DESCRIPTION (provided by applicant): The goal of this project is to develop optical coherence domain reflectometry (OCDR) for accurate image guided placement of treatment probes in deep-brain structures. Refined guidance would greatly enhance the effectiveness and safety of deep-brain stimulation (DBS) with implanted electrodes. DBS is an FDA-approved treatment for Parkinson's disease and essential tremor that provides long-term relief of symptoms when medications are inadequate. It is also a promising therapy for intractable dystonia, epilepsy, and obsessive-compulsive disorder. Although effective, DBS is not currently a first-line treatment because of difficulties with precise placement, as well as risks of causing hemorrhagic stroke and other complications. Moreover, lengthy intraoperative electrical recordings and stimulus-response observations are currently required to position the probe. An embedded OCDR sensor may provide information on brain structures several millimeters ahead of the probe tip, enabling more precise, rapid, and safe placement. These improvements would allow DBS to benefit more patients. OCDR-guided deep-brain probes could also provide precise delivery of therapeutic vehicles in gene therapy, neurotransplantation, neuro-ablation, and pharmacologic treatments. The investigators include an original developer of OCDR and optical coherence tomography (OCT) in biomedical applications and an expert practitioner and developer of the DBS technique. The combined expertise of this team will take several promising approaches to using OCDR to identify brain tissue types (cortex, tracts, nuclei, and blood vessels) through a miniature probe. The following Specific Aims are proposed: Aim 1: Develop a combined OCDR/microelectrode brain probe. Aim 2: Distinguish brain tissue types using a dual-wavelength OCDR system that measures tissue reflectivity, attenuation, hydration, and birefringence. Aim 3: Detect blood vessels by Doppler shift and broadening of OCDR spectrum. Aim 4: Develop analysis & display software to identify tissues and guide probe advance. The OCDR brain probe technology will be validated in the laboratory and tested in a rat model. The practical knowledge gained in this pilot project will be used to develop a clinical OCDR-guided deep-brain probe for human DBS studies. Successful completion of this project would greatly benefit patients with many neurologic and psychiatric disorders.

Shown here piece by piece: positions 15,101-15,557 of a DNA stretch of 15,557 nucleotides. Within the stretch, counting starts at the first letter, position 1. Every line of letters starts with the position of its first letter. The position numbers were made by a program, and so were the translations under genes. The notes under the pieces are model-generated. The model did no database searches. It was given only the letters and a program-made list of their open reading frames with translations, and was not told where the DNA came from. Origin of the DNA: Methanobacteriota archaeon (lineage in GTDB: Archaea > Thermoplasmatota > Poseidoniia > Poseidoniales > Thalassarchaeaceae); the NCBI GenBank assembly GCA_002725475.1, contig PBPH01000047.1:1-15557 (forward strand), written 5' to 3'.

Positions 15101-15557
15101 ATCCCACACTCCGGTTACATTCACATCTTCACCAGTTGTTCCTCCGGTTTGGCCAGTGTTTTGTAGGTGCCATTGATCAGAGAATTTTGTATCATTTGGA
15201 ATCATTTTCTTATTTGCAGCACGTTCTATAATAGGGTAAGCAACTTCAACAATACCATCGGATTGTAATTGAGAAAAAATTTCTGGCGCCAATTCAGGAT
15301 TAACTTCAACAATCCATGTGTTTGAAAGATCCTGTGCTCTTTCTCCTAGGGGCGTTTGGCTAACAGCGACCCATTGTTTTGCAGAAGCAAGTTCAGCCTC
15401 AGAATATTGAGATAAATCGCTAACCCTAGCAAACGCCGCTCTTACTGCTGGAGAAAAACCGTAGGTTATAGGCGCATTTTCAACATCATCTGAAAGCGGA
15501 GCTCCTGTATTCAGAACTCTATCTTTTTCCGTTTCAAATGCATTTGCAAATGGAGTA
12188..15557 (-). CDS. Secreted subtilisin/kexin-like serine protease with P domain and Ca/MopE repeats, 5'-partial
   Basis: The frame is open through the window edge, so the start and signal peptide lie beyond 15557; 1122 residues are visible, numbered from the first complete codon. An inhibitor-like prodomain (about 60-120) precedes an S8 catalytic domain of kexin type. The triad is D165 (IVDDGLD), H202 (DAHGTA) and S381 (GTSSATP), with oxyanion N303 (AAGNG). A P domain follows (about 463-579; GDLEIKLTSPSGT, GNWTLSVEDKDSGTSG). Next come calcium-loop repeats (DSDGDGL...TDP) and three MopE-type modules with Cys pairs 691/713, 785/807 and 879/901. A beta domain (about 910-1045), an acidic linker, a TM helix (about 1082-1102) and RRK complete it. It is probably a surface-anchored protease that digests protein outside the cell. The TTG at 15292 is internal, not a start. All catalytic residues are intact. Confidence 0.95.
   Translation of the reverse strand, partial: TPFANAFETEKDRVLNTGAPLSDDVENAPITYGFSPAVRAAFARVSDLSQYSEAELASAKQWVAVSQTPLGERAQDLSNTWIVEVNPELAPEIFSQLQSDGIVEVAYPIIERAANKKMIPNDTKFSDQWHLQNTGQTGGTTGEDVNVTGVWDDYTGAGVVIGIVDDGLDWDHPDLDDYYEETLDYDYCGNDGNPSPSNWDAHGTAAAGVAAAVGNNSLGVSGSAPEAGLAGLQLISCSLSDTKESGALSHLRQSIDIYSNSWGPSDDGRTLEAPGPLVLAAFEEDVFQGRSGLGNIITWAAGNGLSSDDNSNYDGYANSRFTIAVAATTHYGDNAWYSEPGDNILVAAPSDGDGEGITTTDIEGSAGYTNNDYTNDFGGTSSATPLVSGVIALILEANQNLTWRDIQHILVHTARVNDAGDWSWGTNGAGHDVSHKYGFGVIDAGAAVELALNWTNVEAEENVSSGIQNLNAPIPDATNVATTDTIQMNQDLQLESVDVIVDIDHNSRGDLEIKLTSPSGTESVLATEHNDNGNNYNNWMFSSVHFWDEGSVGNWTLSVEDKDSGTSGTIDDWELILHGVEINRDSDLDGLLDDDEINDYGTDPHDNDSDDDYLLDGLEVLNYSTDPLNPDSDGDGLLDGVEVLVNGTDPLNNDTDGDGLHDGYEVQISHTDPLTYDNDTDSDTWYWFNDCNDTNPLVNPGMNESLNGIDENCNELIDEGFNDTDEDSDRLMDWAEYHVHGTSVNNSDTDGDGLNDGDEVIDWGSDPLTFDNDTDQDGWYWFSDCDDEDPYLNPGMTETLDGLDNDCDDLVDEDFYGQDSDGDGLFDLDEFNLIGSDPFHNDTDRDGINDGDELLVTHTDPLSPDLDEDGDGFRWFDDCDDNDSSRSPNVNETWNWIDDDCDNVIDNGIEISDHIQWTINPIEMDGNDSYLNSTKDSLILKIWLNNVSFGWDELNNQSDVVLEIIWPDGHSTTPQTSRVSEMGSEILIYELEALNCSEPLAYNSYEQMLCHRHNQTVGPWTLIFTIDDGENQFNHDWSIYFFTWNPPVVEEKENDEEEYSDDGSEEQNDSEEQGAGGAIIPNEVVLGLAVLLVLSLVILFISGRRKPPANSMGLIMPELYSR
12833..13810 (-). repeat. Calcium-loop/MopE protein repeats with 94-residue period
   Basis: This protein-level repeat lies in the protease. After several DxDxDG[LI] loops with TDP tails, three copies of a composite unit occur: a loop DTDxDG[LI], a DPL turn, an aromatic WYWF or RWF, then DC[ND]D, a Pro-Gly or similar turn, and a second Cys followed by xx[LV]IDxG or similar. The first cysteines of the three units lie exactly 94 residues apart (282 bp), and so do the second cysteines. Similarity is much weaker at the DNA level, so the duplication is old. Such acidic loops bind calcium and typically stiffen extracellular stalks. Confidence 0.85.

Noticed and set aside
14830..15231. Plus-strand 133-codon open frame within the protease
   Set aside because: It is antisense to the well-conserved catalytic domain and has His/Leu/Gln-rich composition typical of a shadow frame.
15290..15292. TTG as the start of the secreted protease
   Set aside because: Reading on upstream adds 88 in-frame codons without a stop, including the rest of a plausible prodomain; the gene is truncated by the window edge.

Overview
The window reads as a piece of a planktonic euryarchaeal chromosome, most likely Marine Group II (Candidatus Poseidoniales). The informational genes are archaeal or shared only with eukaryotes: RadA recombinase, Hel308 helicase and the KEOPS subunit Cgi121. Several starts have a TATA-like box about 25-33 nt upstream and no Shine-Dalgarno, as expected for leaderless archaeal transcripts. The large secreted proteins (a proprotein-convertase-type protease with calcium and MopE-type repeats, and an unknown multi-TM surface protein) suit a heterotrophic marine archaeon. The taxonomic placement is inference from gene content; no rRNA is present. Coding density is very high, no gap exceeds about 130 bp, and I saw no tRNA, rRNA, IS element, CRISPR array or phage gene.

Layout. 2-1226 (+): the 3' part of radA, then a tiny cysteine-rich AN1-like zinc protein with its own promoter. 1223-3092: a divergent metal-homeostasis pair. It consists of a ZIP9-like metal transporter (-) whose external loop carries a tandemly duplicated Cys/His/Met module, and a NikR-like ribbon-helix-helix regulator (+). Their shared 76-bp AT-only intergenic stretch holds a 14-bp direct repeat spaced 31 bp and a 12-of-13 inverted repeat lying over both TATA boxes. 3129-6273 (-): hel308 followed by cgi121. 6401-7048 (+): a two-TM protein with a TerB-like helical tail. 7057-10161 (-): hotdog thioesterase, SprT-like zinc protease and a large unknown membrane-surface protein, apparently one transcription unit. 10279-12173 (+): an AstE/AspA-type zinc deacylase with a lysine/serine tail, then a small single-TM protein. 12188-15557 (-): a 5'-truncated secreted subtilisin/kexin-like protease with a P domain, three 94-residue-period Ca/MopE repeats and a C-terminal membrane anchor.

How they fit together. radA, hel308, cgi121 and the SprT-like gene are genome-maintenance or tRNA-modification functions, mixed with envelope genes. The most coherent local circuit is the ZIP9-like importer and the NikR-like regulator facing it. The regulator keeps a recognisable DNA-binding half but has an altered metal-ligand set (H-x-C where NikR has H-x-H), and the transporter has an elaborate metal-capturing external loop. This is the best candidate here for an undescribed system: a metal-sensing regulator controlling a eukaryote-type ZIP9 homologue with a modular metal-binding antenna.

|Effective start/end date||9/30/03 → 8/31/05|
- National Institutes of Health: $225,974.00
- Biochemistry, Genetics and Molecular Biology(all)